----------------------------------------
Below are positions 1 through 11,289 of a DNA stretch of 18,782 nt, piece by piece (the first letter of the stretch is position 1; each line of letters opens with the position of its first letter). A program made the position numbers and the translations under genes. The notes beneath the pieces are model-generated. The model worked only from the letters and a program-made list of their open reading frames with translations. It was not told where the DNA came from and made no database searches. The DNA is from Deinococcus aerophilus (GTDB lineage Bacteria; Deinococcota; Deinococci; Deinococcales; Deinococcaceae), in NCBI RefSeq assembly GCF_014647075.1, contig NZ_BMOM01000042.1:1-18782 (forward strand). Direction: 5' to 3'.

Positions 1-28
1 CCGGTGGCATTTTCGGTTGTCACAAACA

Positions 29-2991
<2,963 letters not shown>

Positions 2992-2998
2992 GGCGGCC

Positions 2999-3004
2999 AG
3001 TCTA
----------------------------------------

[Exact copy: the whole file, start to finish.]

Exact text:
Below are positions 1 through 11,289 of a DNA stretch of 18,782 nt, piece by piece (the first letter of the stretch is position 1; each line of letters opens with the position of its first letter). A program made the position numbers and the translations under genes. The notes beneath the pieces are model-generated. The model worked only from the letters and a program-made list of their open reading frames with translations. It was not told where the DNA came from and made no database searches. The DNA is from Deinococcus aerophilus (GTDB lineage Bacteria; Deinococcota; Deinococci; Deinococcales; Deinococcaceae), in NCBI RefSeq assembly GCF_014647075.1, contig NZ_BMOM01000042.1:1-18782 (forward strand). Direction: 5' to 3'.

Positions 1-28
1 CCGGTGGCATTTTCGGTTGTCACAAACA

Positions 29-2991
<2,963 letters not shown>

Positions 2992-2998
2992 GGCGGCC

Positions 2999-3004
2999 AG
3001 TCTA